As an extremely irreligious atheist who shouts at the TV whenever a Pentecostal minister appears on it, I was horrified recently to discover that I am, in fact, a total zealot.
This realisation rocked me as I was sitting up late at night watching all 90 minutes of Insiders - an ABC show in which politicians are allowed to bore holes in your brain by not answering David Speers' questions - at the end of a day in which I'd also listened to four separate political podcasts.
It turns out that I do have a religion, and it's called politics. Not only do I worship it, which is worrying enough, but I have that kind of foul fervour that only true fanatics get where I feel the need to browbeat those who don't share my beliefs. I just cannot understand how they can't care, or believe, as much as I do, and that's exactly the kind of behaviour I despair at in those who worship the Sky Fairy.
I recently discovered that someone I know is that rarest and yet most precious of beasts - a swinging voter - and while this should have fascinated me, I was uncontrollably appalled. "But surely," I ranted, "your political beliefs are your core values, surely the way you vote defines you?" If you change your vote at each election you're just ... well, exasperating me, for one. And backing a horse called "Self Interest".
Essentially, in my world, swinging voters are the agnostics, while donkey voters and the totally disengaged are political atheists, and thus people I simply cannot be friends with.
Like any religion you care to name, my belief in politics is based on a vast fallacy - that the way I vote will actually make a difference, and that changing the colour of the political party which represents my local area will change the country, and indeed the world.
And yet I do believe - with the kind of rabid illogic that goes against my training as a journalist, which is to question everything and be as cynical as humanly possible.
I think about politics every day and, to the no-doubt endless frustration of my friends and family, I talk about it every day, too, and possibly fall over the line into preaching about its importance.
I'm so obsessed, in fact, that Australian politics isn't enough to satisfy my needs. I also read and listen to podcasts about the American version, which is more alarming, but has more interesting villains and, over all, more miracles (among them a gibbering idiot not causing nuclear war while in power). And I try and find time for the slow-moving car crash that is the UK version as well.
Politics has its saints, of course, although not many - Bob Hawke for some, Robert Menzies and John Howard for others (he even famously played out a parable about a bloke called Lazarus and a triple bypass), and more than its share of sinners.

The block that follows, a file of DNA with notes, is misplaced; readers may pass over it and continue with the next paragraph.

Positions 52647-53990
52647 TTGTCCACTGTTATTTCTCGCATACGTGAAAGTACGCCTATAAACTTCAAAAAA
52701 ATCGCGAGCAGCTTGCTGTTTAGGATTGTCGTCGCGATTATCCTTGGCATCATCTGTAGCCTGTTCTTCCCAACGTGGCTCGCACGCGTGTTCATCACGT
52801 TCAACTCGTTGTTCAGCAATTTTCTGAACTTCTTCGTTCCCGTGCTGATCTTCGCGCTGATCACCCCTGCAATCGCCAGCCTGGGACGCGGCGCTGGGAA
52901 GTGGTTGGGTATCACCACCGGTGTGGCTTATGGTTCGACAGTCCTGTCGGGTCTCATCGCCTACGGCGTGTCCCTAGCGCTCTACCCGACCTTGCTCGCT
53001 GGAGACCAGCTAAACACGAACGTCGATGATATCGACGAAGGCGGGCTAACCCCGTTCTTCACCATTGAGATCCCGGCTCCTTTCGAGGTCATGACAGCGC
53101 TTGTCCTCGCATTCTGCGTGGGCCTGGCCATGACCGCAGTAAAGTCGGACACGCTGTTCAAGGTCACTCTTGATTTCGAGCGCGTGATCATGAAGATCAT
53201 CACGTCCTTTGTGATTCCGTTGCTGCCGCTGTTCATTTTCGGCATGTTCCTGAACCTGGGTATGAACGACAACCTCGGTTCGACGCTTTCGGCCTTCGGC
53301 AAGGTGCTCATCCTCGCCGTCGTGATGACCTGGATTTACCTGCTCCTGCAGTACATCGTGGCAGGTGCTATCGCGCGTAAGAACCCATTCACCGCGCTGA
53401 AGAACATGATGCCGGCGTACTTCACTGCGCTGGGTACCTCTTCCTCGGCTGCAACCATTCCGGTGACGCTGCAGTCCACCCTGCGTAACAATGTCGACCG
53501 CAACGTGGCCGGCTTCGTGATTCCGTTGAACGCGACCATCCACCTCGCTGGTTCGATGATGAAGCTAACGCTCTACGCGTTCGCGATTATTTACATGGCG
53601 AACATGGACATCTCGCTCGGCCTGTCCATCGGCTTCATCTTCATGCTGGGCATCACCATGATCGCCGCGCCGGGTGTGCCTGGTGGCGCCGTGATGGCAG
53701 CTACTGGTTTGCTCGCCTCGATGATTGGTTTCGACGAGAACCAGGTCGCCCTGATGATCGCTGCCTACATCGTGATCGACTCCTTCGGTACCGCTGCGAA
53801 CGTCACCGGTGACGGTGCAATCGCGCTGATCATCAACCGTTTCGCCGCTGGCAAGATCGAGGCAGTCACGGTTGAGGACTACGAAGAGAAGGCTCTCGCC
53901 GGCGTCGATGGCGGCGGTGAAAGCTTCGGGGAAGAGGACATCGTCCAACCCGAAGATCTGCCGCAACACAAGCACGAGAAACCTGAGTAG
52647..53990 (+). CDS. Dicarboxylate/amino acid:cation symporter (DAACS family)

You could also say it has high priests and priestesses - Laurie Oakes, Laura Tingle - and a Grand Inquisitor in Leigh Sales.
If I had to choose one particular religion that politics is like, I'd have to go with Christianity - it's simply too bloody and brutal to be Buddhism - because it offers a similar schism. The conservative side would be the Catholics, while the lefty, same-sex-marriage-supporting side leans more Anglican; it's even willing to consider the idea of a female pope (aka a prime minister or president).
On the plus side, I don't have to go to church, although Saturday mornings with the weekend papers and their many reams of political commentary is a time of quiet religious reflection for me.
On the downside, however, my faith is tested with frustrating regularity as seeming saviours - Kevin Rudd, Malcolm Turnbull, take your pick - turn out to be not just fools, but false idols.
Just like someone religious, I can only blame my affliction on my parents. I grew up in Canberra, which didn't help, in a hugely political family, so I never really stood a chance.
Religion, of course, offers nothing as deeply testing, nor potentially revelatory as an election. I guess they are the political equivalent of the Rapture (the point at which good people will be sucked up to heaven by some kind of vast and righteous Dyson, while the rest of us are left down here to burn in a hell that's somehow not the fault of climate change), yet potentially less enjoyable.
There was plenty of religious fervour among my similarly afflicted brethren on election night, as we gathered at what is always really quite a unique "party". How often do you go to an event that you know has a fairly high chance of ending in fury, fights and foul recriminations?
An election, essentially, for the politically afflicted, is a combination of faith-driven fire walking, the emotional highs and lows of a wedding (good speeches make a big difference) and, if it goes well, witnessing the Second Coming.
You'll have noticed, of course, that there is also much talk of "miracles" - like Queenslanders voting for the Greens, Clive Palmer not winning a single seat and Scott Morrison not smirking once.
You'll have to excuse me now, I'm afraid, as I have many, many political stories and podcasts to peruse.
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